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What are Sona?
The Chokwe people of northeastern Angola, and adjacent countries, are well known for their beautiful decorative art, ranging from the ornamentation of plaited mats and baskets, iron work, ceramics, engraved calabash fruits and tatooings, to paintings on house walls and sand drawings. Their drawings in the sand are called sona (sing. lusona). These drawings, examples of which are shown on the right, are used both in their decorative artwork and in their story-telling tradition.
To draw a lusona, the Chokwe first clean and smooth the ground or an area of sand, and then set out with their fingertips a net of points, which are then used to help in drawing the figure. The distances between two horizontal or vertical neighboring points should all be the same. The number of these points depends on the motif to be represented. When telling their stories through these pictures, the drawing process often parallels the development of the story, and these points may represent characters in the stories. The pictures on the right show a traditional lusona called "Lioness with Two Cubs" as it would appear drawn in the sand, followed by a geometric interpretation of the drawing. The mathematics of this particular lusona will be discussed later.
In general, a lusona is drawn by imagining a "bouncing ball" traveling through the net of points, and "bouncing" off an invisible wall whenever it leaves the area covered by those points. For more interesting patterns, we can place "walls" inside the layout of points to cause the bouncing ball to bounce off these internal obstacles. (The exact location of these "walls" is shown here, but not in an actual sand drawing -- the artist needs to remember where they are, or remember something equivalent to that.) For most sona, the goal is that the entire drawing should be able to be drawn using a single continuous line, without picking the finger up out of the sand, and without re-drawing any portion of the line. While this description can lead to a surprisingly large number of fascinating patterns, it still gives only an introduction to the variety of these patterns as drawn by the Chokwe.
What were Sona used for?
The Tchokwe people are decorators and used these types of patterns as ornamentation. Specific lusona refer to proverbs, fables, games, riddles, animals, etc. and used to play an important role in the transmission of knowledge from one generation to the next. Every boy learned the meaning and execution of the easier sona during the intensive schooling phase of the circumcision and initiation rites. The meaning and execution of the more difficult sona was only known by specialists, the so called akwa kuta sona (those who know how to draw), who transmitted their knowledge to their sons.
With the colonial penetration and occupation the lusona tradition began to disappear. When researchers began collecting these in the 1940's and 50's, only a few old men knew the "secrets" of the more complicated drawings, and it was not easy to convince them to execute those sona as they said that formerly they had been more skillful at the art. It is important to emphasize that the designs have to be executed smoothly and continuously, while telling the associated story. Any hesitation or stopping halfway on the part of the drawer is interpreted by the audience as an imperfection and lack of knowledge, and reacted to with an ironic smile.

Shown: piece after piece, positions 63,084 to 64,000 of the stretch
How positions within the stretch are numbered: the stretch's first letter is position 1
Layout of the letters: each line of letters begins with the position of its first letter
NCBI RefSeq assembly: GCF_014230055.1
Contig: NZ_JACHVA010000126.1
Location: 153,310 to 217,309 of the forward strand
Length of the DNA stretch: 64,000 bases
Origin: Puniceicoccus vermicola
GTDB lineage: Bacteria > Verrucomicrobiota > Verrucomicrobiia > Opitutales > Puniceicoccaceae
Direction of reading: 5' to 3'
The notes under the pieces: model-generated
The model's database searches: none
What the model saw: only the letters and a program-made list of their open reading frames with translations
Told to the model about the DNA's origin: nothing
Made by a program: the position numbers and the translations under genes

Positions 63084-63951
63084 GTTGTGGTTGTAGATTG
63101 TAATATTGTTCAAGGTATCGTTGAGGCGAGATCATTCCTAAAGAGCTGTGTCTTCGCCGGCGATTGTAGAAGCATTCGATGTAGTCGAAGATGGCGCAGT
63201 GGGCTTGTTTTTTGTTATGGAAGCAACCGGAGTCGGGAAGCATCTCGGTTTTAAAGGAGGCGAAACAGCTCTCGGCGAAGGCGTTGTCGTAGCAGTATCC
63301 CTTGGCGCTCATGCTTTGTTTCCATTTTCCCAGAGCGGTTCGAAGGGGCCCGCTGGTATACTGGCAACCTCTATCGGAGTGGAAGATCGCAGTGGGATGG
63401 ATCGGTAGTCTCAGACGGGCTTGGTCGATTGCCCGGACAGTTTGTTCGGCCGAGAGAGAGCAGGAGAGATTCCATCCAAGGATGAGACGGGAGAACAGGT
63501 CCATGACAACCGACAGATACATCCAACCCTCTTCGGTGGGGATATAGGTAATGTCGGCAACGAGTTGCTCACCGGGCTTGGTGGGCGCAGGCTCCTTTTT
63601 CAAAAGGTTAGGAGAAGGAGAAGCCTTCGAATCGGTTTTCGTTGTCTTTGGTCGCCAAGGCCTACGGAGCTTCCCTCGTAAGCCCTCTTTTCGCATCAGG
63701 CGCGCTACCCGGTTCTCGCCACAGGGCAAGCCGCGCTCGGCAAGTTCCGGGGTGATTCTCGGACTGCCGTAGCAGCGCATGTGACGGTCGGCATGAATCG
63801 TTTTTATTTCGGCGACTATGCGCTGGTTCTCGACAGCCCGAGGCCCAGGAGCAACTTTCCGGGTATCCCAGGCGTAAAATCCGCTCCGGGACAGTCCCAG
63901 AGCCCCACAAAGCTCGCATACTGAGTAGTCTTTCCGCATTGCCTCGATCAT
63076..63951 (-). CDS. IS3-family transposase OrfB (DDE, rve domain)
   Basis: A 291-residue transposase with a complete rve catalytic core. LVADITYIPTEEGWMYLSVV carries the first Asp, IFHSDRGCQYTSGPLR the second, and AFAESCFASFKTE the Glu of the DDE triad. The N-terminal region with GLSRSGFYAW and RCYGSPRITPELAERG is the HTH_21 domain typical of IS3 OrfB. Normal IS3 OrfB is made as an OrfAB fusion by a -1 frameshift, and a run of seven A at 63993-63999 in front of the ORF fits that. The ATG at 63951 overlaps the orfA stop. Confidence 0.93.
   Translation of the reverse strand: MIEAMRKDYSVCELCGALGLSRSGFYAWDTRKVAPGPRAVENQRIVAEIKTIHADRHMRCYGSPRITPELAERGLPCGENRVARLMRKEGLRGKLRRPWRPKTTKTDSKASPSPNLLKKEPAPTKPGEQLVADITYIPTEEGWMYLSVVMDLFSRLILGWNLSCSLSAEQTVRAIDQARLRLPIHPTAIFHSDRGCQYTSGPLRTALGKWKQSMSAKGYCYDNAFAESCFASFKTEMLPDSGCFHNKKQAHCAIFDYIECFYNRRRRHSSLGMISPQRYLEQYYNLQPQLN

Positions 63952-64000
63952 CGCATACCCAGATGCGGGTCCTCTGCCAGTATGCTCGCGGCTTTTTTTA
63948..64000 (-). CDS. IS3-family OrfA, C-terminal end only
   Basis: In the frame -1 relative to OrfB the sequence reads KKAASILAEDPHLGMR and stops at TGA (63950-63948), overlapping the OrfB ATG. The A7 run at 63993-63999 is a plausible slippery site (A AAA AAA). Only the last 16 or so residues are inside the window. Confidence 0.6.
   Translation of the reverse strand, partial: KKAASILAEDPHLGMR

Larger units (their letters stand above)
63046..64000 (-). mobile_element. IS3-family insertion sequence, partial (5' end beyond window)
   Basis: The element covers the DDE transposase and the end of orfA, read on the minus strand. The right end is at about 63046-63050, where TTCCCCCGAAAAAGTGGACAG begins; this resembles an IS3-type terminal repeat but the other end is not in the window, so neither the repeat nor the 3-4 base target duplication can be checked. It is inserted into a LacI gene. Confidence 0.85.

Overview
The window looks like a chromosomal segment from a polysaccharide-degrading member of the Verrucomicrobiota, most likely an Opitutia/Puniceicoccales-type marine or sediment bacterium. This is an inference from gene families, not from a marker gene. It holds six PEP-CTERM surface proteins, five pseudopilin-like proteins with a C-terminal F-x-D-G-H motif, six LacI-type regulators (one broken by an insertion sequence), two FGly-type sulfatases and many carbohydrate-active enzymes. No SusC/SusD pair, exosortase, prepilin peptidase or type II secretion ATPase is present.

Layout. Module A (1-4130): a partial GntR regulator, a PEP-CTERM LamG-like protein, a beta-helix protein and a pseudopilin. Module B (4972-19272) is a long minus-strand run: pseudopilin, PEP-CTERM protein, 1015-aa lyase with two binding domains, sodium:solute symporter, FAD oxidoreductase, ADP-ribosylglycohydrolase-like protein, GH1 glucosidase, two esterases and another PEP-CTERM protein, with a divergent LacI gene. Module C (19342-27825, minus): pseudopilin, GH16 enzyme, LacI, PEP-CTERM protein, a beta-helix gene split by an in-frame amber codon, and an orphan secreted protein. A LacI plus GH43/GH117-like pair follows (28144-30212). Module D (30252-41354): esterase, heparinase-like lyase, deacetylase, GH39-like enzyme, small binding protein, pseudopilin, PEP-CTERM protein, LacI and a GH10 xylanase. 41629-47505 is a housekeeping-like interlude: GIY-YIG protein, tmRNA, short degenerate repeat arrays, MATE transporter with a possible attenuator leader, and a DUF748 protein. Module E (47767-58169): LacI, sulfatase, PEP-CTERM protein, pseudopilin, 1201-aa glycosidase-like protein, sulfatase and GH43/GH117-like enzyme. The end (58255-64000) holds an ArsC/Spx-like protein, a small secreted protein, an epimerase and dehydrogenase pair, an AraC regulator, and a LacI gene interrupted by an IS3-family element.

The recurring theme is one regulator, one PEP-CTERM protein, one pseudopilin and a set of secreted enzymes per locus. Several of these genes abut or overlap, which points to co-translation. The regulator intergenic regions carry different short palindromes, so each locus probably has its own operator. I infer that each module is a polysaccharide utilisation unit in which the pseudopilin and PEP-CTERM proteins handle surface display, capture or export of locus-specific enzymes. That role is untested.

The Mathematics of Sona:
A particularly challenging question, which seems to have been investigated extensively, and experimentally, by the Chokwe is "What layouts of dots, or dots and walls, can give rise to one-line drawings, when following the "bouncing ball" rule above?" Mathematicians investigating these drawings have discovered a variety of theorems addressing parts of this question. The two most fundamental theorems discovered seem to have been known, in one form or another, to the Chokwe artists. These theorems are both demonstrated in the "Lioness with Two Cubs" lusona shown above. The theorems are:
Theorem 1: A rectangular array of dots (with no internal walls) will give rise to a one-line lusona if and only if the dimensions of that rectangle are relatively prime.
For example, the main shape of the lioness (the mother only) is a 3 X 10 rectangle. Since 3 and 10 have no common factors, a 3 X 10 rectangle will generate a one-line lusona. Our suspicion that this idea, in one form or another, was known to the Chokwe artists gets support from the variety of such relatively prime rectangles that were used as the base shape of one or more sona. In particular, of the 30 smallest relatively prime rectangular shapes, 75% appear in Chokwe sona.
Theorem 2: If a square of dots is attached along one side to a one-line lusona, the new arrangement will also generate a one-line sona.
The lion cubs can each be viewed as being created by attaching two different 2 X 2 squares of dots to the main rectangle. At each step, as the artists adds one of these four squares of dots, this theorem tells us that the new shape will remain a one-line lusona. The number of sona that are constructed by this addition of 2 X 2 squares is quite substantial, and hence it seems that the Chokwe artists were aware of this theorem at least for 2 X 2 squares. There are a few examples of the addition of 3 X 3 squares, but not enough other sizes of "added squares" to feel confident that the artists understood this theorem in the generality stated above. However, it does seem clear that they had experimentally discovered this fact for 2 X 2 squares.